By Jamie Steer 17/12/2018

This is the idea that people have upset the balance or equilibrium of nature, but that we can return that balance in future if appropriate steps are taken.

This belief is very much supported in New Zealand by this notion that our environment is Gondwanan and that it hasn’t changed much in the last 80 million years. Or if it has changed, it’s changed only very slowly and incrementally.

This notion of balance again came through very strongly during my PhD research and was commonly reflected in peoples’ attitudes towards introduced wildlife. And that’s a little surprising because the idea of balance or equilibrium fell out of favour in the ecological literature as early as the 1970-80s. Yet it’s remained extremely popular both among the public and even still among many scientists.

That’s partly because the myth that there is a balance of nature is part of most cosmologies and central to a lot of religious beliefs. The idea of balance also imagines this orderly, predictable little world that we can control and manipulate if only we can get our hands on that elusive instruction manual.

Exploring this notion of ecological balance, biogeographer Stephen Trudgill recently wrote that:

‘The ‘balance of nature’…is untenable when faced with evidence, but the idea is a strong article of faith. In Western society we readily reach for an Edenic myth of humans causing disharmony in the putative natural order of things…we shoulder the guilt laden notion that we have disturbed the natural order and it is now all wrong and our fault. This becomes very much a situating narrative and a personal motivation…’ (Trudgill, 2008).

In contrast, the consolidating flux of nature or disequilibrium paradigm emphasises that most ecosystems are actually characterised by unpredictability and constant change.

As American ecologist Mark Davis recently put it:

‘The natural world is more like a swirling and boiling cauldron than an integrated super-organism’ (Davis, 2005).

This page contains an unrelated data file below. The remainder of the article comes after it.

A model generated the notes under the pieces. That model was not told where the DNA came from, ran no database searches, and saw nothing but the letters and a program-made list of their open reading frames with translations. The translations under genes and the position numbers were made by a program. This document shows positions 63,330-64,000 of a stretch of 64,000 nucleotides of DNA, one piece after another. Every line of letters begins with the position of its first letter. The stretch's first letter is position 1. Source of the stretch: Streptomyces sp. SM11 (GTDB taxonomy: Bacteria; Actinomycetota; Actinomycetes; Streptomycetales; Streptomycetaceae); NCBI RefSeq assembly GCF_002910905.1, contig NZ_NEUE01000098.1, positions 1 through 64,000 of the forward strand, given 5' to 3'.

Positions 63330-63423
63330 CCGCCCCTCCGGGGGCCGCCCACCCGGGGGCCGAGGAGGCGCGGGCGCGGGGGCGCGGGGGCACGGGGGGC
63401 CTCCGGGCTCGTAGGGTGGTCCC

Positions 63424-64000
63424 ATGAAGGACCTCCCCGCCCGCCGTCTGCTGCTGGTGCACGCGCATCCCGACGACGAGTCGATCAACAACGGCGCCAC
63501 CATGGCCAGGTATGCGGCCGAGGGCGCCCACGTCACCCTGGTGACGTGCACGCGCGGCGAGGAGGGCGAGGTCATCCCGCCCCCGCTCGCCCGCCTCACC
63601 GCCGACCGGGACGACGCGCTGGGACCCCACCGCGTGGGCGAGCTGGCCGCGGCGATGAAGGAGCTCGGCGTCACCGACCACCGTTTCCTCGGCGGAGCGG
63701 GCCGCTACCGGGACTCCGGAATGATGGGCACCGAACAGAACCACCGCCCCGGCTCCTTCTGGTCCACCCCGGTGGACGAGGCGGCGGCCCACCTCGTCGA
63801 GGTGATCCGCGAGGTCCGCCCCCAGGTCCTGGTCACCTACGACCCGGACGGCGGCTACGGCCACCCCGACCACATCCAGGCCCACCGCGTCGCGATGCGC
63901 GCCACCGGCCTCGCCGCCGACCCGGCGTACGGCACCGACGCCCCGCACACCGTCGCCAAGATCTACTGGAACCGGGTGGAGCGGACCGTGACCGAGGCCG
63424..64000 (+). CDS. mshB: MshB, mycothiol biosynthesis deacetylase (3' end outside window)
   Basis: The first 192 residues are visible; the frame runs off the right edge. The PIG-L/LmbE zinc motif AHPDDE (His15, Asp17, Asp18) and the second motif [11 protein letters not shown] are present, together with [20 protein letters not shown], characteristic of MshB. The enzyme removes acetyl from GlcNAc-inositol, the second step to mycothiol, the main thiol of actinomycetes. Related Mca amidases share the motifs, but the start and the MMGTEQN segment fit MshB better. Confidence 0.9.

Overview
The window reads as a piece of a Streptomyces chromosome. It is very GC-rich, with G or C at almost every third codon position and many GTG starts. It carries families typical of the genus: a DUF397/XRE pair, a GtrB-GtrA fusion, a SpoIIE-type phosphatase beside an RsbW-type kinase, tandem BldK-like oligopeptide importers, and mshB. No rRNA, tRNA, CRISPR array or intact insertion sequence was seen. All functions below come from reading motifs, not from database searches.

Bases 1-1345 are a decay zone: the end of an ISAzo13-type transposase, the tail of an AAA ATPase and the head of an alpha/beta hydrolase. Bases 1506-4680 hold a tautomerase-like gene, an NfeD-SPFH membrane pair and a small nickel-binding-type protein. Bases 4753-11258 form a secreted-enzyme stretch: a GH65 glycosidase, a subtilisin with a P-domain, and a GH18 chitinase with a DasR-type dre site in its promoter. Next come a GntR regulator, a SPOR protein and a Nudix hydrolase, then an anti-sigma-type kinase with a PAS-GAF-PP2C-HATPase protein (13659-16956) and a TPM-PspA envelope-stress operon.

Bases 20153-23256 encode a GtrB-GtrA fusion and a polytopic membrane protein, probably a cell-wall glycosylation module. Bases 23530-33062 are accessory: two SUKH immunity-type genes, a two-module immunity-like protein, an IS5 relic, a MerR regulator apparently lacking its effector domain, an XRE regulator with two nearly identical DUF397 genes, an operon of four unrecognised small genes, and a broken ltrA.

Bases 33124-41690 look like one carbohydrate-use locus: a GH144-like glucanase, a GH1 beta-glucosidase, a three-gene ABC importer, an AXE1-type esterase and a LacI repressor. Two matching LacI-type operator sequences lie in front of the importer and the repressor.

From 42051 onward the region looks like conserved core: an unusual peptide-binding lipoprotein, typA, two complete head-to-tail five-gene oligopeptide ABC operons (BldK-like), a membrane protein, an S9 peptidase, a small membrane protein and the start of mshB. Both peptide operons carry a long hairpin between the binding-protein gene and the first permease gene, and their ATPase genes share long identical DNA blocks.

Our environments in New Zealand really epitomise that, perhaps more so than many other places in the world, being characterised on so many levels by constant change and reassembly. New Zealand, for example, is one of the most geologically active countries in the world, constantly disrupted and provoked by eruptions and earthquakes, most notably in recent times by the Hatepe eruption in 180AD which famously turned the sky red as far afield as Rome and would have literally obliterated life over large swathes of the North Island.

New Zealand has also experienced prolonged freeze and thaw events. At the last glacial maximum – around 20,000 years ago – sea levels were about 120m lower than they are today. This is significant because it means that most of the lowland ecosystems that we have in this country have formed in relatively recent times. And because ecosystems don’t tend to migrate as intact units, it reminds us that many of the systems we are apt to define as pristine or ancient now are, more often than not, actually much more recent compositions.

We also now know that most of our fauna likely migrated to New Zealand by transoceanic dispersal in the last few million years – so most of our biota is not representative of Gondwana. Many of our more common native species – silvereyes, fantails, white-faced herons and so on, colonized the country only within the last few hundreds or few thousands of years.

Now, all of this shouldn’t give us license to promote further deliberate changes, of course, but it should remind us that the changes we have wrought actually aren’t unprecedented. New Zealand’s environment has been characterised – probably more than many other places in the world – by often rapid and violent upheavals. Keeping on with the notion then that the country was ecologically perfect, balanced and especially stable before people came along is in many respects not very helpful or accurate.

From a social perspective, educating people that our environment was perfect before they came along and that the only way they can help is by making it more like it was before they arrived is also, in my and many others view, a really misguided and misanthropic strategy in the long-term.

Read the next instalment here. Or begin at the start of this series.

Featured image: The 1995 eruption of Mt Ruapehu © Ministry of Civil Defence and Emergency Management.

0 Responses to “From Restoration to Reconciliation: Belief 4 – We need to restore the balance”